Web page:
What About Our Aging Parents?

There is a frightening trend that I've noticed of late, maybe it's something you've noticed too. What I'm beginning to see is that the majority of the under fifty generation, seem to be disconnected from their aging parents. I don't know if this is considered the "me generation", but that appears to be the trend, me first, "you" (aging parent) later or when I have time. I have also seen that my generation, the over fifty and under seventy appear to be the last generation that take personal interest in, and care of their aging parents. Some of us don't need a lot of personal help and time from our children at this stage of the game. However, from what I see we are to be most pitied when we do.

What I've Seen

I've seen friends and relatives of my generation extend personal care to their agingĀ parents. My mother lives over two thousand miles away, however we speak on an average of four times a week. Some weeks it's everyday, especially when I feel she is not at her best. When she is really ill I will fly to her side in a heartbeat. Fortunately that isn't very often, however I try to visit her at least twice a year, even Though this is a financial hardship for me. But I reason that she is the only real mother that I will ever have. This is not to pat myself on the back, for this is just what I should be doing. I watch one of my barely ambulatory friends spend the better part of her life taking care of her aging mother, who lives over thirty miles from her. She will drop everything and "hobble" to her mother's side, even though she has relatives better able to take care of her. She divides her time between her home and her mother's home, but she feels that her mother is her responsibility and she takes that very seriously. I applaud her for that.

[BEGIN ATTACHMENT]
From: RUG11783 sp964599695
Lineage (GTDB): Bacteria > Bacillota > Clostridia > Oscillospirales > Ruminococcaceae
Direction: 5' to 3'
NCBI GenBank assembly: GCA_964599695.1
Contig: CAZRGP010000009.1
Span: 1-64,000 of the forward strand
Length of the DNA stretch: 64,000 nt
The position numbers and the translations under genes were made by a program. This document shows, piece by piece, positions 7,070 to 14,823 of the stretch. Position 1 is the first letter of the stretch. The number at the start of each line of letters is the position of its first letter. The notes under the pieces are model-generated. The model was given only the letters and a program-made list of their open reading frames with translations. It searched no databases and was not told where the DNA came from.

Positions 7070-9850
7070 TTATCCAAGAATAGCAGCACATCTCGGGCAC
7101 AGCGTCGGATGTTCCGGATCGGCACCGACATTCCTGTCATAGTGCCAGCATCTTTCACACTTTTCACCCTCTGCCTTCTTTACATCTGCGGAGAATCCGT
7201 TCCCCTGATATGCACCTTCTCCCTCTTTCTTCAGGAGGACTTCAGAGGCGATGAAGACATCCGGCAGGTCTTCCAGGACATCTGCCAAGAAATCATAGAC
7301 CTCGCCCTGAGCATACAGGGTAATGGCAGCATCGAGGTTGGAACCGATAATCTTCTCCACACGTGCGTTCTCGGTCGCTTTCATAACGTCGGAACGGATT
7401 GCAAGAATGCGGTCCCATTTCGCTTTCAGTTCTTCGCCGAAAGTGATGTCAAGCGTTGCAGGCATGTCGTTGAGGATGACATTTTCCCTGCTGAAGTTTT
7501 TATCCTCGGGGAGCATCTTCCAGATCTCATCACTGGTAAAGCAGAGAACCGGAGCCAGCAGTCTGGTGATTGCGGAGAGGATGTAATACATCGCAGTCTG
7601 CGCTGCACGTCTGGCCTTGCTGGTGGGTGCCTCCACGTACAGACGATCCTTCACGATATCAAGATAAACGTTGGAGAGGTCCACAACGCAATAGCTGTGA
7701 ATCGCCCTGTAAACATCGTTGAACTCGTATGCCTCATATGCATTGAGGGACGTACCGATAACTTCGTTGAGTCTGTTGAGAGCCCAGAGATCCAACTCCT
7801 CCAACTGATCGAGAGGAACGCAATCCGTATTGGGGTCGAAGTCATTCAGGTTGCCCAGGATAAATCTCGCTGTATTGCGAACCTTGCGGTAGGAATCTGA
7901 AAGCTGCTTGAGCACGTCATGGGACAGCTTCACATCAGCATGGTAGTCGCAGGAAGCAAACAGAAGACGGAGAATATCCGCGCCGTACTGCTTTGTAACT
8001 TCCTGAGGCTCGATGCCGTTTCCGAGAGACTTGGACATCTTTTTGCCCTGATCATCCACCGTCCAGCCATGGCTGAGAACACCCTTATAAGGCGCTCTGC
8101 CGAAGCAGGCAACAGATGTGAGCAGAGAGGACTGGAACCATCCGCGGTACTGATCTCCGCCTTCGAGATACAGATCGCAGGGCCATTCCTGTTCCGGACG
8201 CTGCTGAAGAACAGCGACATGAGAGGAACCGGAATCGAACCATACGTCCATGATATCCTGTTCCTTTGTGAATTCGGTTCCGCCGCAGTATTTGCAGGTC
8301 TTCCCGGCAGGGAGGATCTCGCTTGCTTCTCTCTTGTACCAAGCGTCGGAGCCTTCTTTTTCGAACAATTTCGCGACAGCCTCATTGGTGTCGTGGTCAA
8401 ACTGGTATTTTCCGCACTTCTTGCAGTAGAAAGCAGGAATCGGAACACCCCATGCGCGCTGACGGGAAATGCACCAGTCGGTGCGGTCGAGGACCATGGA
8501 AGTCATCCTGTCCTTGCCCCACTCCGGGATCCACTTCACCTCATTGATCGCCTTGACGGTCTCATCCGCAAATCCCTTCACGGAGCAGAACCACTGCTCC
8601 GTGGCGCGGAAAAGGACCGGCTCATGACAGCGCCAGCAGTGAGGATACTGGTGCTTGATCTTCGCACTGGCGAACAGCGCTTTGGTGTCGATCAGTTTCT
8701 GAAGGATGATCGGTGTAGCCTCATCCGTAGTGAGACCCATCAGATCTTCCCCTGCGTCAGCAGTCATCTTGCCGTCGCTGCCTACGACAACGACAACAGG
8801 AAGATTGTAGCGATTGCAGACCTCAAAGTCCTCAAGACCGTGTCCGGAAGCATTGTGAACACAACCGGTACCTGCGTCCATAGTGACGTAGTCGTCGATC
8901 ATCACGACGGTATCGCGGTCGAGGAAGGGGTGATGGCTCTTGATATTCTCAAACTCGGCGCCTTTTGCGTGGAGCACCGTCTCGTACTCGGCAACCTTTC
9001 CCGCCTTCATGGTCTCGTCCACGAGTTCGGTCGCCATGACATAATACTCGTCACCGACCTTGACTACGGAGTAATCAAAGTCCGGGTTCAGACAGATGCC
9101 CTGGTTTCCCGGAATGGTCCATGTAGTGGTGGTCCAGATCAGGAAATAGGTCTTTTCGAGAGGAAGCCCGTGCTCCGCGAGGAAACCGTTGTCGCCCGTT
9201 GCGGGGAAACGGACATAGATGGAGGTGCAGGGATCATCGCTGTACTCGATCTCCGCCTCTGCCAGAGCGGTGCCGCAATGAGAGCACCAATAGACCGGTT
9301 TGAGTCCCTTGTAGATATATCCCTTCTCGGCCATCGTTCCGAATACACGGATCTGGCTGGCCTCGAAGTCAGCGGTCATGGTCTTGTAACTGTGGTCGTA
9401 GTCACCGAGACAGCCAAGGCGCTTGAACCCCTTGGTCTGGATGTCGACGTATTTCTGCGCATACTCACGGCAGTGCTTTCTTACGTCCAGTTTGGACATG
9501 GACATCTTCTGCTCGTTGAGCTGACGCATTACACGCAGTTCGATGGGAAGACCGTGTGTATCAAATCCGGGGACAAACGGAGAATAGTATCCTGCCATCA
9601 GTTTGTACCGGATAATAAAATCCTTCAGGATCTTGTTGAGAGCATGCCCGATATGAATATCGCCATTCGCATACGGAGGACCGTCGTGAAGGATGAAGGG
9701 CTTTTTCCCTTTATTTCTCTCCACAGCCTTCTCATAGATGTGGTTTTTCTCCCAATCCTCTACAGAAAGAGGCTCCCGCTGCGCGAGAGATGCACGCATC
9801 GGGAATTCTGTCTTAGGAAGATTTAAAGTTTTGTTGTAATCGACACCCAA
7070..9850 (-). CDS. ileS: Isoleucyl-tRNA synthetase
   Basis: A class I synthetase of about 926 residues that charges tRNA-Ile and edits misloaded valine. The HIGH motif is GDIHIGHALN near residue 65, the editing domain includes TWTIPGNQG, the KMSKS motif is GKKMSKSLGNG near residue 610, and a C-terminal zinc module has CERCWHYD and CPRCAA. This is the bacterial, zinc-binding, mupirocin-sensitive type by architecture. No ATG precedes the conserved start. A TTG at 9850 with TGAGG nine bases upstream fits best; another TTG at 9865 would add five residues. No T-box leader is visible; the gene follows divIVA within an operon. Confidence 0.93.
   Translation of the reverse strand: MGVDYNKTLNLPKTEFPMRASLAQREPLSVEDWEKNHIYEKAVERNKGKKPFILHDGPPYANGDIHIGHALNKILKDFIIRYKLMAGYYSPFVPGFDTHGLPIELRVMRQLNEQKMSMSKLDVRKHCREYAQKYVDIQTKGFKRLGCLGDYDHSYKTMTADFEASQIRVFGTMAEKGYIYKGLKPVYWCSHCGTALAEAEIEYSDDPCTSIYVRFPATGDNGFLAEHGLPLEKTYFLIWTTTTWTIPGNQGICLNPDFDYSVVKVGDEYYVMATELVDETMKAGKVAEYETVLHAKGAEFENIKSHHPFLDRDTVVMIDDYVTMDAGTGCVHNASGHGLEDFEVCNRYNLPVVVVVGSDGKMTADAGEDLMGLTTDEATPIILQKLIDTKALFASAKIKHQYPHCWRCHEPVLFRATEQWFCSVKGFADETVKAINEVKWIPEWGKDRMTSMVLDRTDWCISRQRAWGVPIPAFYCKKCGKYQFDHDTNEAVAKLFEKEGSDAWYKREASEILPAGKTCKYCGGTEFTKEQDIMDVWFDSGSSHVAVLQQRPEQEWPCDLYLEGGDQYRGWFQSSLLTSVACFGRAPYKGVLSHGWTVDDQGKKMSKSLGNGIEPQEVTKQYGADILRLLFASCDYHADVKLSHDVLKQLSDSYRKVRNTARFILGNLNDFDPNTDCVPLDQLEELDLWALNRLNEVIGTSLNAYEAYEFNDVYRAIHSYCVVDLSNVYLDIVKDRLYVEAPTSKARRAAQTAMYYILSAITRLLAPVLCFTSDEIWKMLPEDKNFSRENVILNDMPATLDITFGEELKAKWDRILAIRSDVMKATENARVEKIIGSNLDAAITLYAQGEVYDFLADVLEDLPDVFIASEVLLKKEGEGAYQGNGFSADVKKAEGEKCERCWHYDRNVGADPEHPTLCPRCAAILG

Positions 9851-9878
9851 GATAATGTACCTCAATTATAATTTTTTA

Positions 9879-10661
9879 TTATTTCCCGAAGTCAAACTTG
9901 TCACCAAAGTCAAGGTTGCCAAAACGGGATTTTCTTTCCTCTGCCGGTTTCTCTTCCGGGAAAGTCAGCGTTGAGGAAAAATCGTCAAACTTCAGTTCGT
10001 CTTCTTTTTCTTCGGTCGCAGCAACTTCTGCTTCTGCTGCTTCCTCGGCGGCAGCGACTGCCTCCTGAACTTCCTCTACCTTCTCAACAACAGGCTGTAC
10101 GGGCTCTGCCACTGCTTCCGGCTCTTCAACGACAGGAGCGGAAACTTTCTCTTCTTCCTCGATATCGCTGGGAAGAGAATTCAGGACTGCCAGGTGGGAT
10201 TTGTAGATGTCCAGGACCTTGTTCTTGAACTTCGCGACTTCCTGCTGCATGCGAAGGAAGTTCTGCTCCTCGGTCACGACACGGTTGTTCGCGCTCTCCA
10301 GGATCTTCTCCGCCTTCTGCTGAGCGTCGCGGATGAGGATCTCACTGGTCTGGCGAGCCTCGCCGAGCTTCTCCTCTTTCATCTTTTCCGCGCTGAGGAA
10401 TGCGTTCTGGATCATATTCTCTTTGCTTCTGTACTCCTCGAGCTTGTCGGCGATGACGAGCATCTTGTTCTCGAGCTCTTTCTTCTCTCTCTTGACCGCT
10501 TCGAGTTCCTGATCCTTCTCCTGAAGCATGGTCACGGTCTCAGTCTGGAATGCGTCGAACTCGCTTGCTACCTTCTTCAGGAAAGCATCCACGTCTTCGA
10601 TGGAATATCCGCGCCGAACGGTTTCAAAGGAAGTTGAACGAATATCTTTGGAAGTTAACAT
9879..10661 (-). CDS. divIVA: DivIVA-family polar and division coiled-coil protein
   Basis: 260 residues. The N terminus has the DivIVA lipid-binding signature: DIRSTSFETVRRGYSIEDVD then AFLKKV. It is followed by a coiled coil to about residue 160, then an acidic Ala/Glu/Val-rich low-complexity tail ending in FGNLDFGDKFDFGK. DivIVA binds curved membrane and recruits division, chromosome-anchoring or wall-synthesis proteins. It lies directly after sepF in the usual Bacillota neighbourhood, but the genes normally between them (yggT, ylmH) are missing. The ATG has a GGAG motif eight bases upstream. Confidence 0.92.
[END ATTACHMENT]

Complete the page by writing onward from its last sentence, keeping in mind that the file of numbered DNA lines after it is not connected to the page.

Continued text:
My Mantra

My mantra to friends of my generation is "don't think that what you are giving out you will get back in kind, don't think that your adult children will do the same for you."

I am not saying that it will be the case for all of us, but be prepared for whatever happens. If your children do take up the baton and run with it, it will be a pleasant surprise, however, if they don't you won't be disappointed. I've been suggesting to my friends, and implementing this myself, that we make a life for ourselves apart from our children. What we (a lot of us are single, either through death of a spouse or divorce), are doing is beginning to group or partner with one or more for fun and support. It has been suggested that all adults, especially those of us that are single, have an advocate. particular for medical reasons. Take them with you when you go to the doctor, even if you are married, the advocate should be someone other than your spouse. The reason given is that sometimes your spouse is so use to hearing your complaints that they turn a deaf ear and won't really hear when you have a legitimate complaint.